View distribution map using BerkeleyMapper.
Occurs in both Costa Rica (Lips 1993; Savage 2002) and Panama (Wake et al. 1993; Ibañez et al. 2000), near the Costa Rica - Panama border. On the Costa Rican slopes (Pacific versant) they are found at 1650 - 1980 m asl, while in western Panama (Atlantic and Pacific versants) they are found at 1810 - 2780 m asl (Savage 2002). The species is usually found on the ground or on low vegetation in undisturbed, humid lower montane rainforests (Savage 2002), with an understory of palms and ferns (Wake et al. 1973). Moisture is assumed to be plentiful year-round due to heavy moss growth (Wake et al. 1973).

Life History, Abundance, Activity, and Special Behaviors
This species is nocturnal and scansorial (Savage 2002). It breeds by direct development (Stuart et al. 2008). Egg deposition occurs during the dry season and larvae hatch at the beginning of the wet season (Hanken 1979).

An adult female (84.7 mm SVL) was collected from under a log on the southern slope of Cerro Respingo, at 2,710 m asl. In captivity, this female deposited a clutch of 39 eggs, as a clump (typical of Bolitoglossa species). Parental care was not evident; after one day, the female did not show signs of attempting to brood or disturb the eggs in any way. Eggs were removed to a moistened paper towel in a petri dish and kept at 13 degrees C, closely approximating the temperature of 11.8 degrees C at the locality of capture, and the mean temperature reported for Bolitoglossa subpalmata nest sites at comparable elevations in Costa Rica (12.8 degrees C at 2,300-3,200 m asl). About two to three weeks after oviposition, fungal mycelia were observed on the clutch, and subsequently the eggs were washed in 0.5% hydrogen peroxide every 2-4 days until hatching. Eggs/embryos were preserved when it appeared certain that the embryos had stopped developing. Two embryos hatched at 249 and 251 days after oviposition, with a total development time of 8.1 months. Growth appeared to stop at about eight weeks, when the hatchlings did not change in total length; the juveniles were then preserved (Hanken 1979).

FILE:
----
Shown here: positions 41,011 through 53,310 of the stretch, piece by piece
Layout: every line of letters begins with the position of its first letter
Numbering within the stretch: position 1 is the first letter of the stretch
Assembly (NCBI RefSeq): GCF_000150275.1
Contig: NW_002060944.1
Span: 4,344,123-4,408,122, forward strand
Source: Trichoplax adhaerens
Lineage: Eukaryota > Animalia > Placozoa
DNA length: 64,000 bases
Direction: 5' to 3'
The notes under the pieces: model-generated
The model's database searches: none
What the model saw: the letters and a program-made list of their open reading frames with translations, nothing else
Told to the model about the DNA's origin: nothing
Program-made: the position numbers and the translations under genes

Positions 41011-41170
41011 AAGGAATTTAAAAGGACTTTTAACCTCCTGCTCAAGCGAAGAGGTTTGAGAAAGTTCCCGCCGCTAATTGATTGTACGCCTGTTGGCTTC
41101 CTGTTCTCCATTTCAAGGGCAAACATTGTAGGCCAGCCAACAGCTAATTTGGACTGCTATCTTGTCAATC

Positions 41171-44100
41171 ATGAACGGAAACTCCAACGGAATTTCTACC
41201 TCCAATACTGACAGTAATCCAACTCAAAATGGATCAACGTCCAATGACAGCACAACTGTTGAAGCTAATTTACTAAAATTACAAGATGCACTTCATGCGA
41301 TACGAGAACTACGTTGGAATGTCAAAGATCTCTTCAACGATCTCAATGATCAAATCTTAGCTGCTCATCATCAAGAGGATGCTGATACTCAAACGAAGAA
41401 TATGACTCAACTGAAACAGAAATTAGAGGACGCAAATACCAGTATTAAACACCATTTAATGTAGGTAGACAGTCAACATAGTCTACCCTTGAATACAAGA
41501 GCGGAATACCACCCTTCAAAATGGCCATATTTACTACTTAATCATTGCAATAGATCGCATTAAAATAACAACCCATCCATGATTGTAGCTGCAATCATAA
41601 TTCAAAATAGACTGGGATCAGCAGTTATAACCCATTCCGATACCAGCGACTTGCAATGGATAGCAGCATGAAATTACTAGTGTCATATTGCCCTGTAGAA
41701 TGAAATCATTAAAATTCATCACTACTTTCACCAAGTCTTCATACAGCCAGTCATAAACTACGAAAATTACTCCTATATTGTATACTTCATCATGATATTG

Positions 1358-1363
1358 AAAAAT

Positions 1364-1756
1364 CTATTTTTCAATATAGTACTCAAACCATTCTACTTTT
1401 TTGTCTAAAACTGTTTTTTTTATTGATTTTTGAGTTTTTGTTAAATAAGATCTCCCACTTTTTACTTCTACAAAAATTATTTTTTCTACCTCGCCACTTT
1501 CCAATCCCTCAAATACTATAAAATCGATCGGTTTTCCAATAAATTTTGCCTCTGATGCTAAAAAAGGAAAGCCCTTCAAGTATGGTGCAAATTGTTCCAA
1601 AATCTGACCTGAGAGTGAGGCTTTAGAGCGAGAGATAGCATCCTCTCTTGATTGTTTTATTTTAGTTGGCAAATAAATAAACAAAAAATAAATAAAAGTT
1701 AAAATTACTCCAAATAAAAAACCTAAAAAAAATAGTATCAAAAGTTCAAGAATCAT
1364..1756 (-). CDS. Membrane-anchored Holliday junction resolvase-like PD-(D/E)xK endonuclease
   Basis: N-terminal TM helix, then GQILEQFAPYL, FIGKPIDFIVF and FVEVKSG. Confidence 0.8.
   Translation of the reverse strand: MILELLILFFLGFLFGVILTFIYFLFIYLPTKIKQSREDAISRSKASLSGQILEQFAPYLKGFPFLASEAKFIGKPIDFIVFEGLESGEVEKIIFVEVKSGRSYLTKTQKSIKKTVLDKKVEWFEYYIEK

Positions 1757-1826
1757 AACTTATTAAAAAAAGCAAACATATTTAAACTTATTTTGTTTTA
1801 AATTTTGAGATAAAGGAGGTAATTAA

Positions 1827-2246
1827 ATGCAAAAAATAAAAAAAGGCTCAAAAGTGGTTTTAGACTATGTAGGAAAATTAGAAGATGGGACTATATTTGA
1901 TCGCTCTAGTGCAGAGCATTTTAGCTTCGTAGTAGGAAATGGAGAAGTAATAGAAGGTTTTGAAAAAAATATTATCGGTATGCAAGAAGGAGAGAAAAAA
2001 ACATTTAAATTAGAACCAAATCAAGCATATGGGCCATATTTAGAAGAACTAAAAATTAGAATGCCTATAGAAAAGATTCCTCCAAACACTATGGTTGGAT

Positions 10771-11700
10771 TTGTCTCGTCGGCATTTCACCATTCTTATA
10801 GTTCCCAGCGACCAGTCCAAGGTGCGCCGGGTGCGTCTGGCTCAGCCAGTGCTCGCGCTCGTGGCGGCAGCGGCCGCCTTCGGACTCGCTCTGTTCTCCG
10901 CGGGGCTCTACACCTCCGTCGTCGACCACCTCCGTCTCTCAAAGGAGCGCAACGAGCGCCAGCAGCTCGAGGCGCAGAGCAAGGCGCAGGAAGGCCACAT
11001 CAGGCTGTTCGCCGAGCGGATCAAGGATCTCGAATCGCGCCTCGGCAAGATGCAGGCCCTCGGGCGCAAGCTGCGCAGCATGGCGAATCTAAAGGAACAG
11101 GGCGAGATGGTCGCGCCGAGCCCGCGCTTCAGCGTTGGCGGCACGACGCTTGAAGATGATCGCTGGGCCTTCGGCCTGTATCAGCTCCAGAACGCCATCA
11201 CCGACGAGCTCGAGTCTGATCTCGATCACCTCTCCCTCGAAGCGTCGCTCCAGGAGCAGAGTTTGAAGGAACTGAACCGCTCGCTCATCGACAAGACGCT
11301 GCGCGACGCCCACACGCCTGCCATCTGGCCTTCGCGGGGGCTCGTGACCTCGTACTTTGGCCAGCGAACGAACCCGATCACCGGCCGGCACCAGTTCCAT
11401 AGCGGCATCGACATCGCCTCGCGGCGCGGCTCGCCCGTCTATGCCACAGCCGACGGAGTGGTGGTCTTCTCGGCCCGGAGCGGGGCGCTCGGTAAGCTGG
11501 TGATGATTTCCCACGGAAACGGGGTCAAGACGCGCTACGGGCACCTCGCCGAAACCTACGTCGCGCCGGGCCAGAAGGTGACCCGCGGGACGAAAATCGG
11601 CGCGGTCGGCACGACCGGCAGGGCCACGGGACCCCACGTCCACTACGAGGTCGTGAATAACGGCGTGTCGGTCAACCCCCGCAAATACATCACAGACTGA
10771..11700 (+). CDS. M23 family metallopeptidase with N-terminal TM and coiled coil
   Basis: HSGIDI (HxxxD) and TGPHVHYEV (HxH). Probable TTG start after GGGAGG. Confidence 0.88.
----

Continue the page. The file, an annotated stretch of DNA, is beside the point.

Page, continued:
The time to hatching (over 8 months for B. compacta) is relatively long compared to other salamanders. However, it follows the general pattern of longer development for neotropical vs. temperate salamanders.For the direct-developing temperate salamanaders Plethodon vehiculum and Batrachoseps attenuatus, development time is 2 months, and for the direct-developing Ensatina eschscholtzii, development takes 4 months. For direct-developing Neotropical salamanders, development has been inferred to be 4-5 months for Bolitoglossa subpalmata and 5-6 months for B. rostrata (Hanken 1979).

Trends and Threats